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Free vs. Paid
Of course, the first thing you have to consider when thinking of what desktop office suite to use is the price. Whether for personal and business use, the price you have to pay to use particular software is always a prime consideration. This is the area where Open Office beats Microsoft Office hands down. The comparison is rather moot and academic. Open Office is a free software suite while Microsoft Office is available at starting prices of around $150 for the basic version. The decision between which product to use would seem unarguable considering the price difference between the two, but that's not quite the case.
Since it is free software, you won't get after-sales support from Open Office. You are practically on your own once you've installed the software. You have to learn how to troubleshoot the software when you encounter an error and you cannot demand support from the developer. In contrast to this is Microsoft's after sales support both online and through a hotline number which you can call anytime for as long as you have a valid copy of Microsoft Office installed on your machine. Of course, when it comes to problems with Open Office, you can always rely on other users which you can readily find on the web, but nothing beats the support that you'd get from the official developer and creator of Microsoft Office.
One last thing to consider related to price is the fact that since Open Office is free, you can install it in any number of computers that you have without spending extra. Contrary to this, additional licenses for Microsoft Office would entail additional expenses.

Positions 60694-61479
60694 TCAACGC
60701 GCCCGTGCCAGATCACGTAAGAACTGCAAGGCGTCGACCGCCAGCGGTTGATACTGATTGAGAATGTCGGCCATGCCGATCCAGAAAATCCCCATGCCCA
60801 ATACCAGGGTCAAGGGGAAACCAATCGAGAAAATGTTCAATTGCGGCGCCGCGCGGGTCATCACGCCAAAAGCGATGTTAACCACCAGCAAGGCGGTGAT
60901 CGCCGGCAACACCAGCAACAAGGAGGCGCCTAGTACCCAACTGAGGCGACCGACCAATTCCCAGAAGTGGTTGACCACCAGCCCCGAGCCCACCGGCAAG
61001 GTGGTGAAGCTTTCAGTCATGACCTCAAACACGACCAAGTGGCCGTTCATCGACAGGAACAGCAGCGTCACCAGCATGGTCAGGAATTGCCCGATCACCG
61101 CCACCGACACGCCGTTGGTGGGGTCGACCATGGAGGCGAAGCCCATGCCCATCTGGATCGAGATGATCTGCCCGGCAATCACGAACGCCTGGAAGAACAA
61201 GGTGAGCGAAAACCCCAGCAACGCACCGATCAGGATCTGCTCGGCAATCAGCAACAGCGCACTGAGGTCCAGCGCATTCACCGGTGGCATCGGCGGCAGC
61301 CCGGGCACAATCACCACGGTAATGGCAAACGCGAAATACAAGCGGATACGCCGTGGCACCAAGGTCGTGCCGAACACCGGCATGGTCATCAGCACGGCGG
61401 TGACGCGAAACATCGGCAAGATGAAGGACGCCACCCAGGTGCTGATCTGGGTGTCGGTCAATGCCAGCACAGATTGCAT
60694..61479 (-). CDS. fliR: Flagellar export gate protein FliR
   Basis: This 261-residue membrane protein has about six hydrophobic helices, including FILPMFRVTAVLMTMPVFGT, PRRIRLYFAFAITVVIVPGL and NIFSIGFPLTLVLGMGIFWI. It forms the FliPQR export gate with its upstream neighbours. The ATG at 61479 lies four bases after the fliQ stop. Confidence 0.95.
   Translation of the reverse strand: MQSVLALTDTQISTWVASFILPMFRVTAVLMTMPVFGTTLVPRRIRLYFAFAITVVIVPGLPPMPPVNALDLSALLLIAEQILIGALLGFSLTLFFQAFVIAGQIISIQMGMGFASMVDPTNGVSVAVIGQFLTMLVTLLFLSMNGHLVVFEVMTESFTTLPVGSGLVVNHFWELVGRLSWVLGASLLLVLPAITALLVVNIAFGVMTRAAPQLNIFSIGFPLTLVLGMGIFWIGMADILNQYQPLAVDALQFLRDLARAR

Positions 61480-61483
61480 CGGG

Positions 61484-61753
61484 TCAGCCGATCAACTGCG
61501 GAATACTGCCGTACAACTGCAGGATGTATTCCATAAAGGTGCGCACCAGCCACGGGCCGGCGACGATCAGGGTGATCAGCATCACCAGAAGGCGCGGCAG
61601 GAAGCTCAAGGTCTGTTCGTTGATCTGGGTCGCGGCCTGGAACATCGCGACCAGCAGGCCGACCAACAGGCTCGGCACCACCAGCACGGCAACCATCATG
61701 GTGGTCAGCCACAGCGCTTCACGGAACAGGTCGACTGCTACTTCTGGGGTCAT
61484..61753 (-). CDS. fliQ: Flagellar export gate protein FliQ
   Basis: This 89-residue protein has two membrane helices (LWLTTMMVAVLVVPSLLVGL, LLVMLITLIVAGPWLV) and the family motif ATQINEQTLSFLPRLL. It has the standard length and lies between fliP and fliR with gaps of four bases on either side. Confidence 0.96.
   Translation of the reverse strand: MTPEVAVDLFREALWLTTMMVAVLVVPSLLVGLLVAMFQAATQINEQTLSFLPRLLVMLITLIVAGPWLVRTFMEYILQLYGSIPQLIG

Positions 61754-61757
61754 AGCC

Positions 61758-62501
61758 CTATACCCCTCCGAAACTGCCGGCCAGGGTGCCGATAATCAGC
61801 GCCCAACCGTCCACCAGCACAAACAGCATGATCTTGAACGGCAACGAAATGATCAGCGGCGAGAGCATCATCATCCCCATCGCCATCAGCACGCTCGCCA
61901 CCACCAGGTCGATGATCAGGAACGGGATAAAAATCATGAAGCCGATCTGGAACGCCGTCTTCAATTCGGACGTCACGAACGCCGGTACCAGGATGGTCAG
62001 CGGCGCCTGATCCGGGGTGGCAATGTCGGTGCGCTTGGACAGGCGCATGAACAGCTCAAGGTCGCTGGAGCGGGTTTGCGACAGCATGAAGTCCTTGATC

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Built-In Email Client vs. Third-Party Email Platform
Microsoft's email client, Microsoft Outlook, despite its flaws and inconsistencies, is still a robust and powerful email client which has received a huge amount of usage. The best thing about Microsoft Outlook is the way it flawlessly integrates with other Microsoft Office applications. And today, we all know the importance of the role email plays in our daily lives, be it our business or personal endeavors. Unfortunately, Open Office doesn't have its own email client. You need to use a third-party email client to work with your Office applications or, better yet, a web-based email client.
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MS Office Applications vs. Open Office Applications
Of course, the most important aspects of these two desktop suites are the various applications or programs that you can use for your computing needs. Microsoft's basic Word and Excel applications are easily matched up by Open Office's Writer and Calc. Microsoft has its presentation software, PowerPoint, while Open Office has Impress. Microsoft Access is Open Office's Base and Microsoft Visio is Open Office's Draw. Each of these programs has their strengths and weaknesses relative to each other.
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Based on these three aspects alone, it would seem that Open Office can already match up with Microsoft Office, and it even has the advantage of being offered for free. However, a very important factor to consider is the after-sales support which Microsoft offers. Microsoft Office, because of its price, would best answer the needs of enterprises while Open Office is well suited for personal home use. If you don't mind spending extra for a desktop business application tool, Microsoft Office would still be a good choice. But if you don't want to spend extra bucks your best bet of course would be Open Office.